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Panlilio elected FIBA Asia Central Board second vice president

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Panlilio elected to FIBA Asia Central Board (1:14)

Al Panlilio was voted as the Second Vice President of the FIBA Asia Central Board during the General Assembly in Bengaluru, India. (1:14)

Samahang Basketbol ng Pilipinas (SBP) President Al Panlilio now has a bigger role to play in the development of the sport not just in the country but in the entire Asian region.

Panlilio was voted as the Second Vice President of the FIBA Asia Central Board during the General Assembly in Bengaluru, India over the weekend, which also coincided with the Draw Ceremony for the FIBA Asia Cup 2021.

In the elections, Sheikh Saud Ali Al Thani got his third term as President of FIBA Asia. He's now the third elected member of the FIBA Central Board for the 2019-2023 cycle.

Aside from Panlilio, the new board members of the Zone Assembly are Yao Ming (Chairman), Akram Halabi (Lebanon, First Vice President), Abhijit Sarker (India, Chairman Finance Committee), and Xu Lan (China, member of gender in minority).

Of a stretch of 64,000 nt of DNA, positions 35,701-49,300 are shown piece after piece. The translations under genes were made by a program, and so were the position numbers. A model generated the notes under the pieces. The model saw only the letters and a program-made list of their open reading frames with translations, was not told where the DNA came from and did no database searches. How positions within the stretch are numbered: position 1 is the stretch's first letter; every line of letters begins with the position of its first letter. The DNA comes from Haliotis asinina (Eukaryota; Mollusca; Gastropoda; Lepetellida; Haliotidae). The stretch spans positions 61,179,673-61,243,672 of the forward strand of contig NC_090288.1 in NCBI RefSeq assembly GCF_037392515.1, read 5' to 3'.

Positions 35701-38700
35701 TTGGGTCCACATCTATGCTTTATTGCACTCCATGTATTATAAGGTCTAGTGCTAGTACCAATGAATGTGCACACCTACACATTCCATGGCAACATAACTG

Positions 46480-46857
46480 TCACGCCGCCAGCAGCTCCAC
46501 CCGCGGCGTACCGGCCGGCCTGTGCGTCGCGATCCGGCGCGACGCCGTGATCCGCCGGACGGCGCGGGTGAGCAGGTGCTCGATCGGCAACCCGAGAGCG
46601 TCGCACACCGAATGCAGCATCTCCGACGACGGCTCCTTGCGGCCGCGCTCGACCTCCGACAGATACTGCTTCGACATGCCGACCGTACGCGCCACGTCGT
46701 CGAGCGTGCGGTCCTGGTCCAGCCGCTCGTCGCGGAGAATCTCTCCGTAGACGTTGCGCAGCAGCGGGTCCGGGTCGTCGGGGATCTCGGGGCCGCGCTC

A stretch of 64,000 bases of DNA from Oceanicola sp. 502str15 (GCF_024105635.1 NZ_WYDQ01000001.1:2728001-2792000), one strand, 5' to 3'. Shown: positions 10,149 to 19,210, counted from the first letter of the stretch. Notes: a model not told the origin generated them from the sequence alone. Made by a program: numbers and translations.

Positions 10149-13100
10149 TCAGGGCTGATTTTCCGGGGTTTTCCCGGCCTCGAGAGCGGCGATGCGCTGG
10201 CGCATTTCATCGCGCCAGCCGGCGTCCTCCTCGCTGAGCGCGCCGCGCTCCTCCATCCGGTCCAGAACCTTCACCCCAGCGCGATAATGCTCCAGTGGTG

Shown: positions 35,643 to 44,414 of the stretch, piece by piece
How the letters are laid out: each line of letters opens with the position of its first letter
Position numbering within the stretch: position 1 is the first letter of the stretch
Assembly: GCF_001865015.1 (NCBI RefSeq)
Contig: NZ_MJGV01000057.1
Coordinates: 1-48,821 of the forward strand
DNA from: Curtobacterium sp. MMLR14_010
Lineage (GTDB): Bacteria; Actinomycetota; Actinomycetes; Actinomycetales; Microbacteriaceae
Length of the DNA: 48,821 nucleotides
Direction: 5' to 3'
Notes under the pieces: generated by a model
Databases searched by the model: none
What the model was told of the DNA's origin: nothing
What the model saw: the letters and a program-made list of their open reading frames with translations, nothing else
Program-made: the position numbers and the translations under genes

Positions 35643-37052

"First of all, thank you for the privilege and recognition of being voted as Second Vice President for the FIBA Asia Central Board," Panlilio said in a statement. "I wish to thank FIBA Executive Director for Asia, Hagop Khajirian, for the support."

"I am looking forward to working even more closely with Hagop and the rest of the FIBA Asia Board led by President Sheikh Saud Ali Al Thani and hope I can contribute in the further development of basketball not only in Asia but globally, in alignment with FIBA HQ's objective of making basketball the number one sport in the world."

According to Ryan Gregorio, Special Assistant to the SBP President, this move speaks volumes of the respect that basketball leaders in the Asian region have for the Philippines.

"I think it's a great development for the Samahang Basketbol ng Pilipinas because it shows that we are a respected member of the FIBA Asia family," Gregorio said. "ASP will be part of the policy-making body to ensure the continuous growth of basketball in the region and the trickle-down effect is better grassroots development, which will ultimately lead to better basketball being played in the region."